Hidden in the mountains of Peru lies the mystical ruins of Machu Picchu, built by the ancient Inca civilization 500 years ago. It is the grandest of many prehistoric cityscapes scattered across the valleys enveloped by the Andes mountains of South America. A highly advanced network of trails of almost 40,000 kilometres of trails were built by the Incas to connect the empire, but through the years only one particularly beautiful trail became popular among hikers. Starting from the Cusco, the epire’s capital, this 43-kilometer trail connects five important Incan archaeological sites: Runcuracay, Sayacmarca, Phuyupatamarca, Wiñay Wayna (Huinay Huayna), and finally, the magnificent lost city of Machu Picchu.
Now widely known as the Inca Trail, this trail has risen to be one of the best hiking spots in the world, with both a spectacularly scenic route and a rewarding destination. The trail winds through the Andean wilderness in ancient paving stones to breathtaking vistas of towering snowcapped Andes mountains and the lush green rainforests of the Amazon, occasionally passing by ancient stone ruins and tunnels. It usually takes 4 days to finish the whole trail, but tour companies also offer 5 to 8-day tours depending on the comfort level or interest of the participants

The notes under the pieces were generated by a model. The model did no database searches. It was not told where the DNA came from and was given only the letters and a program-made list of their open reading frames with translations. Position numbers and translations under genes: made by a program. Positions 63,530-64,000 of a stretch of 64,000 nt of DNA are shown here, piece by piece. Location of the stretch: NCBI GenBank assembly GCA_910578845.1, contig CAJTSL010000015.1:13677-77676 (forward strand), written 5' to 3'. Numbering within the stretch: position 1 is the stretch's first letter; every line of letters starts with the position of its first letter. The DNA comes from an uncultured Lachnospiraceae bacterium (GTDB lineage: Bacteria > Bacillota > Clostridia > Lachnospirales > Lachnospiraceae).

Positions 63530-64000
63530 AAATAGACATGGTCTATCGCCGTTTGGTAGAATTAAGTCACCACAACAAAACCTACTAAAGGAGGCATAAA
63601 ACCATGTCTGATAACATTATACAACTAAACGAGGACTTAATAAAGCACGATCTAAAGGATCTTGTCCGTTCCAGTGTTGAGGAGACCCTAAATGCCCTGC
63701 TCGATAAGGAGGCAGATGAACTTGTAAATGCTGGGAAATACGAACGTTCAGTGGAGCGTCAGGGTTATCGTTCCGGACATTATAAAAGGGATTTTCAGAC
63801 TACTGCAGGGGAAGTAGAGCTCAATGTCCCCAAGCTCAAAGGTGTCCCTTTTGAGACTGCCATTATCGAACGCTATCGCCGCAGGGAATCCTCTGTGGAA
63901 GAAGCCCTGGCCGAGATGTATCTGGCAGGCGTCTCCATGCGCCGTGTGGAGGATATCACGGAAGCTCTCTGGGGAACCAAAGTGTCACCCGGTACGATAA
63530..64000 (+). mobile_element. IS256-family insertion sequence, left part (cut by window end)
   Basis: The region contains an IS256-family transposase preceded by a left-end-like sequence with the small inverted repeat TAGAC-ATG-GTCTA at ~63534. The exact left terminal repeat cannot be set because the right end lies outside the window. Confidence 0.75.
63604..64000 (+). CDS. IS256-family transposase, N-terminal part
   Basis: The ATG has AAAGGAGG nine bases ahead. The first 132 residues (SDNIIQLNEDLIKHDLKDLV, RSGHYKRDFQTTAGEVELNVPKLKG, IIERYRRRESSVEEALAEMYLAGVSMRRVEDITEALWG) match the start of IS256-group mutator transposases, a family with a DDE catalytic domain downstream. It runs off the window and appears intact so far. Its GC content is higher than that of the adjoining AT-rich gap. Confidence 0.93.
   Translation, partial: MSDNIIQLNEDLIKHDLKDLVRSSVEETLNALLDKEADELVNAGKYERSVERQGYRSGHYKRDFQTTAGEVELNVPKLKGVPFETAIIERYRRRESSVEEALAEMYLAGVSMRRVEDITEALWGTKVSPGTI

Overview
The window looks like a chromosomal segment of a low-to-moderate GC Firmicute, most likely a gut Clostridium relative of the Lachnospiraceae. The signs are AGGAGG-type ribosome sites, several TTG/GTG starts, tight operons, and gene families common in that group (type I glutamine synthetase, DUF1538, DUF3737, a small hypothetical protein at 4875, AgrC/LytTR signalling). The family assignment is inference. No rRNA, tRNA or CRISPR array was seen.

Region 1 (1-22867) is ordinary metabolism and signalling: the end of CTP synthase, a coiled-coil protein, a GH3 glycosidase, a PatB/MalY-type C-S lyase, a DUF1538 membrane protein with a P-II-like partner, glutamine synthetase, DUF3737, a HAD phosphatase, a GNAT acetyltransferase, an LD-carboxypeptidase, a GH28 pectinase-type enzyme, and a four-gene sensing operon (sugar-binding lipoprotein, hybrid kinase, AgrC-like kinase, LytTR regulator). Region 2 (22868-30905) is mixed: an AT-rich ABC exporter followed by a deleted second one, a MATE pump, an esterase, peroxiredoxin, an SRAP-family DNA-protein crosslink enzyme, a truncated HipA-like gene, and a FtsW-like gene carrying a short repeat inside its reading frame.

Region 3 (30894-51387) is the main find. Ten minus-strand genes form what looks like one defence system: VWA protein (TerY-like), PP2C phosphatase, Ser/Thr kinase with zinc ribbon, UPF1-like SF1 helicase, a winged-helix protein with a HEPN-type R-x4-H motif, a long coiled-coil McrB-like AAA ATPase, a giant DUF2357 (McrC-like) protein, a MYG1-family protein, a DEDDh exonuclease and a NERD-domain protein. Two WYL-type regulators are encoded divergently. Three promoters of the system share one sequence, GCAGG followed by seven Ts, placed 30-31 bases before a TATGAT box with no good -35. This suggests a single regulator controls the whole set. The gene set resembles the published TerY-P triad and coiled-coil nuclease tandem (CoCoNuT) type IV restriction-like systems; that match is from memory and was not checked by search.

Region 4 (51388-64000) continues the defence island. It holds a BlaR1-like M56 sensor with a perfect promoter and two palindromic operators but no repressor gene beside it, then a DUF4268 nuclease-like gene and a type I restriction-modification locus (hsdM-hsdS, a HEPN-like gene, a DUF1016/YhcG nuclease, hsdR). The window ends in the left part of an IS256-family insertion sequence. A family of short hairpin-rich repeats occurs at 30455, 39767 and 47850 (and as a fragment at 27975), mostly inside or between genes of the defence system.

Due to its increasing popularity, the Peruvian government has limited the number of hikers to only 500 a day to preserve its integrity. The number of tourists is most often at 200, with the remaining 300 being guides, porters, and cooks of tour companies licensed to offer the trail. Peak months are between May to September, but be advised that bookings are usually full at this time of the year.
When On Earth Magazine is for people who love travel. We provide informative travel guides, tips, ideas and advice regarding places to see, things to do, what to taste, and much more for world travelers seeking their next dream vacation destination.